Researchers investigating the impact of COVID-19 on the NHS in the UK reviewed the health records of 14 million people between March and December 2020 and found that the diagnosis of type 2 diabetes was missed or delayed for 13,700 people. When the findings were expanded to the total population of the UK, the researchers estimated that the figure stands at around 60,000 people.
The research, ‘Impact of COVID-19 on diagnoses, monitoring and mortality in people with Type 2 diabetes in the UK’ was published in The Lancet Diabetes Endocrinology today. It was funded by the National Institute for Health Research Greater Manchester Patient Safety Translational Research Centre (NIHR GM PSTRC) which is a partnership between The University of Manchester and Salford Royal hospital.
In April 2020 alone, according to researchers, there was a drop of 70% in recorded diagnoses of the condition compared to expected rates based on 10-year trends in 23 million people. Also, in April, rates of diabetes monitoring (HbA1c blood tests), in people with type 2 diabetes, was reduced by 77% in England, with an 84% reduction across Northern Ireland, Scotland and Wales.
Dr Matthew Carr from The University of Manchester, and lead for this study at the GM PSTRC, said: “Outcomes significantly improve for patients when type 2 diabetes is diagnosed early and regularly monitored. When the condition goes unchecked complications can develop which can be more complex to treat. Prior to the pandemic, diagnosis and monitoring relied upon face-to-face contact so it is no surprise to see an initial reduction, as it just wasn’t possible for patients to receive the necessary level of monitoring. However, to see such a significant drop over the course of 9 months is concerning and is an indication of the challenges faced by healthcare services during the pandemic.”
The research also revealed a significant reduction in the prescribing of the two drugs commonly used to manage the condition, insulin and metformin. The rates of diagnosing and monitoring were particularly evident in older people, in men and in those from deprived areas.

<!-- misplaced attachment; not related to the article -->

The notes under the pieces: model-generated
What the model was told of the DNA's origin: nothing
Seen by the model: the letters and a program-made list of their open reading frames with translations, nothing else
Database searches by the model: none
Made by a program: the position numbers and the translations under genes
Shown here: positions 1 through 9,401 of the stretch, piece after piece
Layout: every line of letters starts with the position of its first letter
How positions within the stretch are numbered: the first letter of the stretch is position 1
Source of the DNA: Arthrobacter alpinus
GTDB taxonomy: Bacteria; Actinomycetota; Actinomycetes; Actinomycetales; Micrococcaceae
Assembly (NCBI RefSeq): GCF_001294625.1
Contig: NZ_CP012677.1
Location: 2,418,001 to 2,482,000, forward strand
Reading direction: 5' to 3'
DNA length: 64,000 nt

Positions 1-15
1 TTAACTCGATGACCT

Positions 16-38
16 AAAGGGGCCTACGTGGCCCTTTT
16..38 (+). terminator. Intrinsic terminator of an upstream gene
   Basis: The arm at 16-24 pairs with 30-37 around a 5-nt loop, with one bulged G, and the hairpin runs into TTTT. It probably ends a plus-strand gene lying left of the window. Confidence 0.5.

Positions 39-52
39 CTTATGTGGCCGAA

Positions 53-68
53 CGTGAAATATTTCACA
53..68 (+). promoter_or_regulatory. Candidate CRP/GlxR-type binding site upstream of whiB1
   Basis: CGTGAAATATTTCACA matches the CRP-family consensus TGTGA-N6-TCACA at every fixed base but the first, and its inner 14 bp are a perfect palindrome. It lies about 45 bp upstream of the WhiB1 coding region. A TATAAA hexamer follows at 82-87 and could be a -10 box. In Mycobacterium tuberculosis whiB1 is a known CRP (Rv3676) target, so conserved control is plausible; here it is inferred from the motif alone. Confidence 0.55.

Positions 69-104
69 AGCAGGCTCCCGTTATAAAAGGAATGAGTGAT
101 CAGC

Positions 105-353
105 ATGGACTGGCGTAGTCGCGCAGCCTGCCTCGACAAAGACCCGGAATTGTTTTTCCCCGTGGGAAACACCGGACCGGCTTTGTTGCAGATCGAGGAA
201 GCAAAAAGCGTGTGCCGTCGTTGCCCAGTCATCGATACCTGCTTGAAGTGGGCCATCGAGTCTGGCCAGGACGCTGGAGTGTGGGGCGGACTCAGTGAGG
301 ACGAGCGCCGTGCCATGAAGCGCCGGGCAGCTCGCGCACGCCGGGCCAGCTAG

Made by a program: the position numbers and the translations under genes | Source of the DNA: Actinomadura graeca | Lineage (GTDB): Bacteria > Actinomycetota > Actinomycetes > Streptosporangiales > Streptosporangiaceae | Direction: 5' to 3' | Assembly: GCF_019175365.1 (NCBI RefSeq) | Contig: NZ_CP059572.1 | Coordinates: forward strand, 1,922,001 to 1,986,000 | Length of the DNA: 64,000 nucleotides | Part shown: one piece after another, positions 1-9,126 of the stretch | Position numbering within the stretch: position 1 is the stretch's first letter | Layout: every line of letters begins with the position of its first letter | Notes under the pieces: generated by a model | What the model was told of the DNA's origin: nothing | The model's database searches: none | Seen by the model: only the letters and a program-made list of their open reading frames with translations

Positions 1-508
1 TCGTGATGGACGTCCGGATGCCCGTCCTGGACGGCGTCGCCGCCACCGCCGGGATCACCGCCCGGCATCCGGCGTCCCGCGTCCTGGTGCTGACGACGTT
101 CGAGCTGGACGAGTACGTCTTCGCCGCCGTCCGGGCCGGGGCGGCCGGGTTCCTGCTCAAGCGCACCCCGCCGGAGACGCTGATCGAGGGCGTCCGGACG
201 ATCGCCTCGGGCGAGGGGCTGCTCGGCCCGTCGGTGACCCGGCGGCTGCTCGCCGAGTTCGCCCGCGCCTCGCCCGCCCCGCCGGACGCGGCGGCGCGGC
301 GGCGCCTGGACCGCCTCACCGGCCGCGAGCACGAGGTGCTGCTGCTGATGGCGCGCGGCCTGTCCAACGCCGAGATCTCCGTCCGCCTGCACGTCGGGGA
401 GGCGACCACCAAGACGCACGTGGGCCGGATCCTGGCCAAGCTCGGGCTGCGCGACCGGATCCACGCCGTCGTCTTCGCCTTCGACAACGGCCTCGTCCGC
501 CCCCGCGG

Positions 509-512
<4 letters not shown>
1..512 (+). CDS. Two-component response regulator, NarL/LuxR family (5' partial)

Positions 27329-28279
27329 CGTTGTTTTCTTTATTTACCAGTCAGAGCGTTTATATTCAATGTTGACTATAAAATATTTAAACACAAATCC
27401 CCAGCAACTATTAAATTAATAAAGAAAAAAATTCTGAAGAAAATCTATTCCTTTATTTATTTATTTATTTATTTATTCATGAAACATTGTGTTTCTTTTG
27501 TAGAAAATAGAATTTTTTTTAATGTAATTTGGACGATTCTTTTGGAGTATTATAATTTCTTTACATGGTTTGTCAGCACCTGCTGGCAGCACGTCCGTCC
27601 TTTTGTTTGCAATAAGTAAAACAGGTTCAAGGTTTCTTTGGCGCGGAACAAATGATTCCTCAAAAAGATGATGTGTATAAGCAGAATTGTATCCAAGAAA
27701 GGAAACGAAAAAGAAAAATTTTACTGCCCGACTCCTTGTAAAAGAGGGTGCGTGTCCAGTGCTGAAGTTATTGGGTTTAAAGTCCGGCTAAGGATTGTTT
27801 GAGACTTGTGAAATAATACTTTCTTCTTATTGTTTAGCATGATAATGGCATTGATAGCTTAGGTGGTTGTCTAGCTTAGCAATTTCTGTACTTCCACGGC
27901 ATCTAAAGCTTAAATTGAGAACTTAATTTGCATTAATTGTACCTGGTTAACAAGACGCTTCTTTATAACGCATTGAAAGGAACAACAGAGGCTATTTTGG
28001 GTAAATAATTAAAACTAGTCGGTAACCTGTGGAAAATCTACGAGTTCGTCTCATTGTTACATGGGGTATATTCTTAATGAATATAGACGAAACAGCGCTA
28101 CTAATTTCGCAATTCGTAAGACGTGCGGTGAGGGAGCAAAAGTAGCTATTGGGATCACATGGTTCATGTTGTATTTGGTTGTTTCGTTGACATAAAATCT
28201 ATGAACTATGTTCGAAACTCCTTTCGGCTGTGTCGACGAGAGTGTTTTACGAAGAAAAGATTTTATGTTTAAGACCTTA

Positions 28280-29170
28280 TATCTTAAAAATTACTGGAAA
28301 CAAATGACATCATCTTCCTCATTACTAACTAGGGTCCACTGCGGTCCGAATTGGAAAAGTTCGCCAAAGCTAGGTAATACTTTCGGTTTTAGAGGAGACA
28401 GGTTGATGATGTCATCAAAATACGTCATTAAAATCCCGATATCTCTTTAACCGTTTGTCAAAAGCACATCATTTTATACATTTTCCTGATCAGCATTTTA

Dr Carr continued: “Importantly, our research has identified the scale of the problem, along with information on population characteristics. This will help healthcare services to address the backlog of diagnosing, testing and prescribing. Effective communications should ensure that people living with diabetes remain engaged with diabetes services. There also needs to be a greater emphasis on providing relevant information and, when appropriate, glucose monitoring systems with easy data uploads to enable remote support.”
The research looked at mortality rates for people with type 2 diabetes during April 2020 and reported a 110% increase in England. Mortality rate increases were less elevated in Northern Ireland, Scotland and Wales (increase 66%).
Professor Martin K Rutter, from The University of Manchester, Manchester University NHS Foundation Trust, and co-author of the research, said: “In recent years there has been excellent progress made in the management of type 2 diabetes. Resources have been put into early detection and management such that the development of the condition can be delayed and, in some cases, it can be reversed through weight loss interventions. As we recover from the pandemic, our research will help UK healthcare services to focus their efforts on identifying these missed cases and providing more support for people living with diabetes so that they can continue to benefit from these recent advances.”
Nikki Joule, Policy Manager at Diabetes UK, said: “It’s incredibly concerning that rates of type 2 diabetes diagnoses in the UK were much lower than previous years during the first part of the COVID-19 pandemic. While figures showed a gradual increase in diagnoses from May to December 2020, they remained well below expected levels.
“These results point towards reduced engagement with healthcare during the pandemic, and highlight the urgent need to ensure that those previously identified by their GP as being at high risk of developing type 2 diabetes receive their annual review. Doing so will ensure that – as appropriate – individuals will receive either a diagnosis, or a referral to the NHS England National Type 2 Diabetes Prevention Programme, or its equivalent.
“Early diagnosis of type 2 diabetes is vital in reducing the risk of serious diabetes-related complications such as problems with the heart, kidneys and eyes. To find out your risk of type 2 diabetes, visit Diabetes UK’s Know Your Risk Tool – and if you’re concerned that you might be at an increased risk, it’s important to speak to your GP.”
Type 2 diabetes accounts for around 90% of all diabetes diagnoses and is often linked to being overweight or inactive, or having a family history of the condition. It causes sugar levels in the blood to increase which leads to excessive thirst, weight loss and tiredness. Diabetes, especially when poorly managed, can cause serious long-term problems with the eyes, heart, kidneys and nerves.